In the course of a court case, a legal counsel representing either the plaintiff or the defendant may enter into negotiations with the opposing counsel in order to come to an agreement rather than a court decision. Negotiations under these circumstances are referred to as legal negotiations. The goal of legal negotiations is to bargain over each counsel’s weaknesses and strengths in order to obtain a resolution amenable to both litigants.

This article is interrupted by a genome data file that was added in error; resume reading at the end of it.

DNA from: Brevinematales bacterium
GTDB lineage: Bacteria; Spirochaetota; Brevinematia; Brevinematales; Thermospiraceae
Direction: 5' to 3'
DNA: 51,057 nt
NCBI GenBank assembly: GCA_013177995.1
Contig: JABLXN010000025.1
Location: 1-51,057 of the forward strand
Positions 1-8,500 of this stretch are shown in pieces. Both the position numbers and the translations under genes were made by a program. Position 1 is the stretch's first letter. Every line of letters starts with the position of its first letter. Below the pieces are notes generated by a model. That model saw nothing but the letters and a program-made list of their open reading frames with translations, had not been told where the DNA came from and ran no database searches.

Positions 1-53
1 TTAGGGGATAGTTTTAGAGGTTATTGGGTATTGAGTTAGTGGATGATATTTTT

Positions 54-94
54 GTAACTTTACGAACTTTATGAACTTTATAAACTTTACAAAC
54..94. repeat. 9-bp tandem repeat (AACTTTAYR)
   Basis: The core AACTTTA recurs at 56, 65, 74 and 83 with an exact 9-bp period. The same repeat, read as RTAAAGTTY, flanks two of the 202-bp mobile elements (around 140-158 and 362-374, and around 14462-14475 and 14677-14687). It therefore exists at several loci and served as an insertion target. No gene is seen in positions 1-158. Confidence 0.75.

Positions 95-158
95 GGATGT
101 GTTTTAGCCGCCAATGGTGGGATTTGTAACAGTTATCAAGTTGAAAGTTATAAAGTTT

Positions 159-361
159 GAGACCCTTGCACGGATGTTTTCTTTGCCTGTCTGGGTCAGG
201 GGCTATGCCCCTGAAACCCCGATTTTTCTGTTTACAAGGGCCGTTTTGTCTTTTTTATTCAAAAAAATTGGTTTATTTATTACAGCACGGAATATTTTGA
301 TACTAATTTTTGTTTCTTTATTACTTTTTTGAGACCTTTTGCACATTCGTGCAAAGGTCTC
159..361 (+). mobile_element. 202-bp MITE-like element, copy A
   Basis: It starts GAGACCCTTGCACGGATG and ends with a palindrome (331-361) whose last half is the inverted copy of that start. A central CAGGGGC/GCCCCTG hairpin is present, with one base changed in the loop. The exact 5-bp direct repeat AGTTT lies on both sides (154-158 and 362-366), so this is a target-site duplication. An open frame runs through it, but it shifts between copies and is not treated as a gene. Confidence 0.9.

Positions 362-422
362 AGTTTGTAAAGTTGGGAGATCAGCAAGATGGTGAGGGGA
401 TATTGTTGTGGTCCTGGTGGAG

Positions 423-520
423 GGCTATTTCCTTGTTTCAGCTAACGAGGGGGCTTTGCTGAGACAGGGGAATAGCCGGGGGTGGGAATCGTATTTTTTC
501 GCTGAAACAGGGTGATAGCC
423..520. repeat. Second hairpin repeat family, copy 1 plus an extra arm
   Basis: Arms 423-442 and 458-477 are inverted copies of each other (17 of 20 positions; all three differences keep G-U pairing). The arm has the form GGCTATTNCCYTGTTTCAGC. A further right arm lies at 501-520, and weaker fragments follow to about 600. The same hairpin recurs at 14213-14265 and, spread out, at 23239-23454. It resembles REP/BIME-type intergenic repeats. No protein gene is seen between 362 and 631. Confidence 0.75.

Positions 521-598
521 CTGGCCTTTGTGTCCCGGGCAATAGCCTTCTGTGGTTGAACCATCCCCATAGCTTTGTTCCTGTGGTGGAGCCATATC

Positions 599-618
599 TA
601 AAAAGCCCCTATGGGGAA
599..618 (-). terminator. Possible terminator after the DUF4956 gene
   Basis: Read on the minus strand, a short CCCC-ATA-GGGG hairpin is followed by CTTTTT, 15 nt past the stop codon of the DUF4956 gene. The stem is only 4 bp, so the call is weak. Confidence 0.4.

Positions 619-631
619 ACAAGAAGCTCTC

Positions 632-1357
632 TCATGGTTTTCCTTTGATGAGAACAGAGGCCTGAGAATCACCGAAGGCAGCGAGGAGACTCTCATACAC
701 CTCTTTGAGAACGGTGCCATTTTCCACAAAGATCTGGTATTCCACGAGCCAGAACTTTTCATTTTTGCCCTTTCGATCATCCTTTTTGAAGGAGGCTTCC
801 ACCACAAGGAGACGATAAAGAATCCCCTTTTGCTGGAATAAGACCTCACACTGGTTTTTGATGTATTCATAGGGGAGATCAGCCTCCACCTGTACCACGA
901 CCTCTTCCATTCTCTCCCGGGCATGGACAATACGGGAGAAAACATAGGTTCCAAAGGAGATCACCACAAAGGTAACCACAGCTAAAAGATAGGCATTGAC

There are several steps in a legal negotiation, the first being the preparation stage wherein a legal counsel must have thorough knowledge of his or her litigant’s case as well as the opposing counsel’s case. During this preparation stage, the legal counsel establishes a goal that he or she aspires to achieve during the course of the negotiations. The second stage is the preliminary stage wherein both counsels and litigants meet to establish the tone of the negotiations, whether it will be hostile or friendly and anything in between. The information stage is the third stage where each counsel ascertains the opposing counsel’s needs in order to ascertain what settlements can be reached. The competitive or distributive stage involves the active pursuing of each counsel’s respective goals in light of the information stage. Each legal counsel will usually focus on what can be achieved given that the opposing counsel has revealed what it wants during the information stage. The closing stage occurs when each party is now committed to pursuing what it can have or achieve. The last stage is the cooperative or integrative stage wherein both parties have now come to terms with a settlement and an agreement is signed by both parties, thus binding each party to what was agreed to.